EU looks to 2025 for maritime single window

The European Union has solidified its position to create a technology platform that will allow ocean carriers to report standard data to port authorities.

EU looks to 2025 for maritime single window

The European Union has solidified its position to create a technology platform that will allow ocean carriers to report standard data to port authorities.

EU looks to 2025 for maritime single window

The European Union has solidified its position to create a technology platform that will allow ocean carriers to report standard data to port authorities.

 
The European Union has solidified its position to create a “single window” platform within the next six years that will allow ocean carriers to report standard information to port authorities.
    Last week, an agreement was reached by the European Parliament, European Council and European Commission during their “trilogue discussions” on the European Maritime Single Window proposal.
    An early priority for the EU countries will be to simplify their administrative procedures to ensure that the same data sets can be reported to each port authority by the ocean carriers in the same way.
    The EU’s single maritime window’s “technology neutrality” strategy will still allow for the continued use of existing port community systems.
    EU member states also will designate a national authority within their respective countries to oversee the single windows development and legal mandate that will allow the storage and redistribution of data to other European authorities, when necessary.
   The ocean carrier and ports industry applauded the EU for reaching this next step in developing the maritime single window reporting system.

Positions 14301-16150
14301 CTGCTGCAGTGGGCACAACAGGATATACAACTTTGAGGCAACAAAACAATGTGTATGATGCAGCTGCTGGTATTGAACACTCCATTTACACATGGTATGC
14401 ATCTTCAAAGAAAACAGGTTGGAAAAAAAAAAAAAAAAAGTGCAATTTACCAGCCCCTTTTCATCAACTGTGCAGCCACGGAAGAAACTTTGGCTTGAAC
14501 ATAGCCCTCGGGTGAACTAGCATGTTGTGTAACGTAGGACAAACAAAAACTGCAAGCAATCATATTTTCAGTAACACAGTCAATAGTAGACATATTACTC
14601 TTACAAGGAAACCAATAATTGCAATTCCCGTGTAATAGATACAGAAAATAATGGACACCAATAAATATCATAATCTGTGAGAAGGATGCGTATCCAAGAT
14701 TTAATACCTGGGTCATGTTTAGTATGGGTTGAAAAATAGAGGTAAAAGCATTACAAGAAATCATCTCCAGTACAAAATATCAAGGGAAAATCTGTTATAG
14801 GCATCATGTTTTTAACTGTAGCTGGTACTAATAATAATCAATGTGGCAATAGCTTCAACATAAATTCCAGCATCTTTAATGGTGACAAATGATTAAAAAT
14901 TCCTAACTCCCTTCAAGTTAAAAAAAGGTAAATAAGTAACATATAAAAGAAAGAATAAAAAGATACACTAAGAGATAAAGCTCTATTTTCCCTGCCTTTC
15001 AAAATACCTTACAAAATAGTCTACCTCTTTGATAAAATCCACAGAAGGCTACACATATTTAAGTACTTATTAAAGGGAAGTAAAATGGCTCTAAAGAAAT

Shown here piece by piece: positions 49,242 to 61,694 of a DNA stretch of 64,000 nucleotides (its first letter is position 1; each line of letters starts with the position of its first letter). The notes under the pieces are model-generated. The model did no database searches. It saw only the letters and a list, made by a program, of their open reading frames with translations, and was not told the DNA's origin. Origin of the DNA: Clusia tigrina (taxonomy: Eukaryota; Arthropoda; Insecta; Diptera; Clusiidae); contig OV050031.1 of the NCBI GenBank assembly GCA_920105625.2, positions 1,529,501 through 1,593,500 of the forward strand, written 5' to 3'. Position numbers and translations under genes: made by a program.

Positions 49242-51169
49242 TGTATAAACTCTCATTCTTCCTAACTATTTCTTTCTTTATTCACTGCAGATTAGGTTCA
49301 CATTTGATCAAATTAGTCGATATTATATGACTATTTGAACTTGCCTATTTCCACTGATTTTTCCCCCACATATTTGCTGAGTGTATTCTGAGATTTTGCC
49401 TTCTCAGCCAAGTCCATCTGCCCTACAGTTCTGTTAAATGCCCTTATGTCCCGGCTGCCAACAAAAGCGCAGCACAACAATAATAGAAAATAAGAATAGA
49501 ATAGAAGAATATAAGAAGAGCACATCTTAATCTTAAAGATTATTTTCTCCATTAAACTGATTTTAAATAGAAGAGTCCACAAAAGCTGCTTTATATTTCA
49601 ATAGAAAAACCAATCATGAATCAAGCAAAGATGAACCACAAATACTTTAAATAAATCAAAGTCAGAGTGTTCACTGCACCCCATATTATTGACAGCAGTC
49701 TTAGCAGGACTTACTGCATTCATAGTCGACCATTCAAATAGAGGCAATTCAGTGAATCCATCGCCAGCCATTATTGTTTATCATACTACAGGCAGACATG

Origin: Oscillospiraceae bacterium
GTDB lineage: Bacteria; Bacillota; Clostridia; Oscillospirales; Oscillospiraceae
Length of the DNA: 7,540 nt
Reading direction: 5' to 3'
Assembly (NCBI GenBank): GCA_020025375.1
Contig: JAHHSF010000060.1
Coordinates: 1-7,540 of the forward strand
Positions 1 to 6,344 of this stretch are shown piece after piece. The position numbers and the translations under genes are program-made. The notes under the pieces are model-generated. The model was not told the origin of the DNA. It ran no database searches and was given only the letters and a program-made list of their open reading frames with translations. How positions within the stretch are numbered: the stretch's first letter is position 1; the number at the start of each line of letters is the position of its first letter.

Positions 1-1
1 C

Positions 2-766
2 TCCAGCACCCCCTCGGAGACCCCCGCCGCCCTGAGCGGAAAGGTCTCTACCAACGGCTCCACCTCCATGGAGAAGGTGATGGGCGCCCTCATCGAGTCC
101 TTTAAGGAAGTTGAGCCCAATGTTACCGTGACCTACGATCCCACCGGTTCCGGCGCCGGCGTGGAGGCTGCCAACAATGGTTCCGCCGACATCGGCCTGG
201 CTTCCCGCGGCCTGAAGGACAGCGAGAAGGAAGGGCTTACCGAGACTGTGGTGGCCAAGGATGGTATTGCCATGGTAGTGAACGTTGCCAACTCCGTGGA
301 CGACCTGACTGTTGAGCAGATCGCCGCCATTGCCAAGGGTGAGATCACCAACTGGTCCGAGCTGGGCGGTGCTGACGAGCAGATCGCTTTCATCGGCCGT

Currently, ocean carriers and their agents use myriad port community systems and national single windows across the European Union to report shipping data.
    “We see the agreement as a real breakthrough on this very technical but important matter for the maritime and logistics sector. The outcome provides clear engagements towards administrative simplification and a more efficient supply chain,” said Isabelle Ryckbost, secretary general of the European Sea Ports Organization.
    “We welcome in particular that the co-legislators have agreed to the idea of a harmonized data set,” added Martin Dorsman, secretary general of the European Community Shipowners’ Associations. “This is the fundamental building block that will bring true harmonization and simplification for the shipping industry and other partners in the chain.”
    “The EU machine-to-machine interface module as required by the regulation will simplify the process of reporting data as long as it is implemented identically in each national single window without deviation,” said John Butler, president and CEO of the World Shipping Council. “The adoption of the legal text is the first important step. The next is to deliver the benefits through loyal implementation.”
   The agreement reached by the European Union must now be formalized by the European Council and Parliament and is expected to enter force in 2025.

Industries like mining, manufacturing and agriculture are especially dependent on short line rail to move goods to market.

Drewry’s World Container Index, a composite of container freight rates on eight major routes to and from the U.S., Europe and Asia, was down 1.4% to $1,351.15 per 40-foot container as of June 13.

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EU looks to 2025 for maritime single window

The European Union has solidified its position to create a technology platform that will allow ocean carriers to report standard data to port authorities.

Feb 14, 2019 on Dec 27, 2018AmericanShipper.com

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EU looks to 2025 for maritime single window

The European Union has solidified its position to create a technology platform that will allow ocean carriers to report standard data to port authorities.

Feb 14, 2019 on Dec 27, 2018AmericanShipper.com